This series first appeared in the print edition of the Winter 2014 issue of Ottawa Magazine.
By KYLIE TAGGARTThe ShoeBOX hearing-testing device. Photo by Dr. Ryan Rourke
More than 60 children from Iqaluit are flown to Ottawa every year to get their hearing tested at CHEO — at a high cost to the Nunavut government. Now, thanks to an iPad-based tool invented by CHEO physician Dr. Matthew Bromwich, some of those children can skip the 3½-hour plane ride. The interactive app asks users to drag an icon (e.g., an egg) into different containers (egg carton, barn, etc.) depending on whether or not they heard a tone. A simple screening test takes five minutes or less and can be done with children as young as three. Dr. Bromwich talked about how this Ottawa invention is changing the game for Northerners and others in remote locations.
The device is called ShoeBOX. I know it’s not for your feet, so why call it that?
ShoeBOX is so named because it is portable and small enough to fit in a shoebox. It consists of an iPad specially calibrated to produce specific tones, headphones, and an interactive game app.
Where did the idea for ShoeBOX come from?
It came from a problem: only 20 percent of the world has access to audiometric testing. If you are outside an urban centre or are outside the First World, you really don’t have much access at all. We [CHEO] kept on having kids fly down from Iqaluit for hearing testing. It is a $40 test, and yet it costs $7,500 [per person] to do. Part of the story here is being smart about where we spend our health-care dollars. We were trying to address the question: how do you bring the testing to them instead of bringing them to the test?
How much does ShoeBOX cost?
The simplest but complete ShoeBOX audiometer is a few thousand dollars, which is less expensive than most traditional audiometers.
When did you first use ShoeBOX?
We took ShoeBOX up to Iqaluit in January 2014. Dr. Ryan Rourke, a resident physician at CHEO, and I took three iPads with us, and over seven days, we tested 209 children. These are young children, in Grades 1 or 2. There were 24 children who had results showing some hearing problems. Some have follow-up appointments in Iqaluit, and some will be flown to Ottawa.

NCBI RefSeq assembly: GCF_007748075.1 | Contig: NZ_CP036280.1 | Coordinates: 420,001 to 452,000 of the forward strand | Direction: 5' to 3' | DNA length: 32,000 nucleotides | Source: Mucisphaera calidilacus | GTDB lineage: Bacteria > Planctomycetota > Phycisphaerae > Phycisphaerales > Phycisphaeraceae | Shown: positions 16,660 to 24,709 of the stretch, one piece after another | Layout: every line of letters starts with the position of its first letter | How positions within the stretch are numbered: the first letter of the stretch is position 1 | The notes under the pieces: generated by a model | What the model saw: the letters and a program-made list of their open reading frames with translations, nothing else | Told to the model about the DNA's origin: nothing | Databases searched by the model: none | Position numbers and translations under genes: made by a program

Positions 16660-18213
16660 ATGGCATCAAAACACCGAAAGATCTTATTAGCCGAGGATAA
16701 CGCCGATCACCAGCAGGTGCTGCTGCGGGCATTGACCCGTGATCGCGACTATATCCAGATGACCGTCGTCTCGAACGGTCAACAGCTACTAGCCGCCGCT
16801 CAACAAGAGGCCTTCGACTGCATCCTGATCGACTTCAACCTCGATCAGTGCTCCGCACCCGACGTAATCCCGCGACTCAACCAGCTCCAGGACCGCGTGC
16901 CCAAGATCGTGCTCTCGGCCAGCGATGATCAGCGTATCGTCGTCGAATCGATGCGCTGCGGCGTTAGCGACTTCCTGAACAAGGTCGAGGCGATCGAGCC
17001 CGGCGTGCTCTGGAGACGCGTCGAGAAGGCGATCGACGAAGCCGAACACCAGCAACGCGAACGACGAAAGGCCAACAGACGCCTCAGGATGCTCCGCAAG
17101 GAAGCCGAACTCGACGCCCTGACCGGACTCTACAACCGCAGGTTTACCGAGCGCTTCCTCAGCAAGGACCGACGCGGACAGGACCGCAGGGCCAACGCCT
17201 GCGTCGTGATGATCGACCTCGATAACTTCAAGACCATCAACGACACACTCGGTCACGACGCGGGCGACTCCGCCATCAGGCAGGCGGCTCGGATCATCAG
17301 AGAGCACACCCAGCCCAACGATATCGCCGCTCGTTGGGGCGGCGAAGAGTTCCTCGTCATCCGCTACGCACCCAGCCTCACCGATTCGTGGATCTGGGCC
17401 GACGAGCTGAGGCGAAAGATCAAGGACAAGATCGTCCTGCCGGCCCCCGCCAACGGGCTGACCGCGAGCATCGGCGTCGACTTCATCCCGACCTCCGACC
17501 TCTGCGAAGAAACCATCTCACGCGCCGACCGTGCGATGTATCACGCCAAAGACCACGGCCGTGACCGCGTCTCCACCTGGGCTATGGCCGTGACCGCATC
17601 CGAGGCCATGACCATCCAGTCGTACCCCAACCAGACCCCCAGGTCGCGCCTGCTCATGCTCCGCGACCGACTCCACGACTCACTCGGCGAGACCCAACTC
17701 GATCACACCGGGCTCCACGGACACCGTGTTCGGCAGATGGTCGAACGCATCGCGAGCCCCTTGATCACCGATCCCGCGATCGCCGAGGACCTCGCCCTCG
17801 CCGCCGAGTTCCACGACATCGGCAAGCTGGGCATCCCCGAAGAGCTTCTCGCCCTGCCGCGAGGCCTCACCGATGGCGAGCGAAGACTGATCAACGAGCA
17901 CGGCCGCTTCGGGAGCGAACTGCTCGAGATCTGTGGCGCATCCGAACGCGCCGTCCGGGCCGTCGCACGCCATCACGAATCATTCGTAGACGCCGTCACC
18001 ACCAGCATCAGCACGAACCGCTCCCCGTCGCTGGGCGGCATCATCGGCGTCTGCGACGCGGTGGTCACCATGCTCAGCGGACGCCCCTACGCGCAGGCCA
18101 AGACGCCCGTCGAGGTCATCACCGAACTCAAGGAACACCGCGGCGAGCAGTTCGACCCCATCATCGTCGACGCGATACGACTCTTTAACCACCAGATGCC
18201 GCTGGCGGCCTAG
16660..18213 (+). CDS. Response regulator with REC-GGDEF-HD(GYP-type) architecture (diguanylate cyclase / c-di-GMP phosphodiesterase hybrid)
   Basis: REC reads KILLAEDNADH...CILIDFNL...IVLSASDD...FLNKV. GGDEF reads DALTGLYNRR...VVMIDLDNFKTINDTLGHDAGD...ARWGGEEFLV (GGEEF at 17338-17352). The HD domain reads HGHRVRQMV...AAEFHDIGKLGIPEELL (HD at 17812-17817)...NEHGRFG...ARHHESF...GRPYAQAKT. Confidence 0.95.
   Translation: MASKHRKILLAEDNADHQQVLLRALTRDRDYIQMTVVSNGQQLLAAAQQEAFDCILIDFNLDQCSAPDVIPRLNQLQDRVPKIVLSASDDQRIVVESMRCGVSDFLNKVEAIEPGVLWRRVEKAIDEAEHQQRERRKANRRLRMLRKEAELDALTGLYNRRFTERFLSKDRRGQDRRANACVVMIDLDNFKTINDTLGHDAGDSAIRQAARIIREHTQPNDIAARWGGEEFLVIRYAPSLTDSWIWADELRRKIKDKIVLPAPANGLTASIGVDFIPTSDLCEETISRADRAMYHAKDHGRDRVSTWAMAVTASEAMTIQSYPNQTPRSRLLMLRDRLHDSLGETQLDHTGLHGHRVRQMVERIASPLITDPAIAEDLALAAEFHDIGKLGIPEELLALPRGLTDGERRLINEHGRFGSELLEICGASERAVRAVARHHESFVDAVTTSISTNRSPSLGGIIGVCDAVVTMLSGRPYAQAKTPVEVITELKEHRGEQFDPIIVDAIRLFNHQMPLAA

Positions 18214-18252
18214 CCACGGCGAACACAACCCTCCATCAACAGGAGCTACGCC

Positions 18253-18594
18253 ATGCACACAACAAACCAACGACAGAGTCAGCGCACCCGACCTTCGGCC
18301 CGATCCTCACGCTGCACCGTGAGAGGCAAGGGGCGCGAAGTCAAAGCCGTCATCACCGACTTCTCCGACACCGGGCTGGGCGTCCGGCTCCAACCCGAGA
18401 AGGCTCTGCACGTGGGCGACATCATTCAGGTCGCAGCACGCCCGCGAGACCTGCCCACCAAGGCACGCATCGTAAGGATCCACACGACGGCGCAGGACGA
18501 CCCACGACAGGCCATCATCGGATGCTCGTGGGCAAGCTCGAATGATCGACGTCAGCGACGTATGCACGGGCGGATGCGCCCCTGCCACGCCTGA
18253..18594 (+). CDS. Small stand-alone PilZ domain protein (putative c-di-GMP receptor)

How did the children react?
They focused well on it. This [device] is so simple that essentially children can screen themselves. Apparently word spread around the school about the testing, and the kids all wanted to have a turn playing the “hearing game” — there were even high-fives exchanged!
Do Inuit children experience greater hearing loss than non-Inuit children in Canada?
There is a greater incidence of hearing loss in northern communities. In the rest of Canada, about three percent of people have hearing problems, but up there, it is about 15 percent. There is a genetic disposition to middle-ear problems — what we call Eustachian tube dysfunction. They can’t clear their ears well and, as a result, get perforations and infections that can lead to hearing loss.
What happens when hearing problems in children are not detected?
They don’t do well in school, get labelled as under-performers, have trouble getting into higher education, and incomes and socioeconomic status as an adult are lower. All these things are reversible if you address the hearing loss. The cost of rehabilitating someone later in life, in terms of speech therapy and special programs, gets higher the later they’re identified. If we can deal with it early, it is cheaper for the health-care system and much better for that individual’s future.
Has ShoeBOX been used in any other remote places?
A team of ear, nose, and throat specialists took ShoeBOX to Uganda earlier this year and screened 639 students. Now this team is working on a grant to help Guyana develop an audiology program. It’s all about taking this homegrown technology and sharing it to democratize access to hearing tests.
Also in this series:
Renowned for her landscape paintings that evoke emotional responses, Leslie Reid reveals the sublime, fragile nature of the North in her latest series, Mapping Time.
BY DAN RUBINSTEIN
From women’s healing circles and drop-in baby playtime to book-making workshops and throat-singing lessons, the Ottawa Inuit Children’s Centre is a “hub for celebrating Inuit culture.”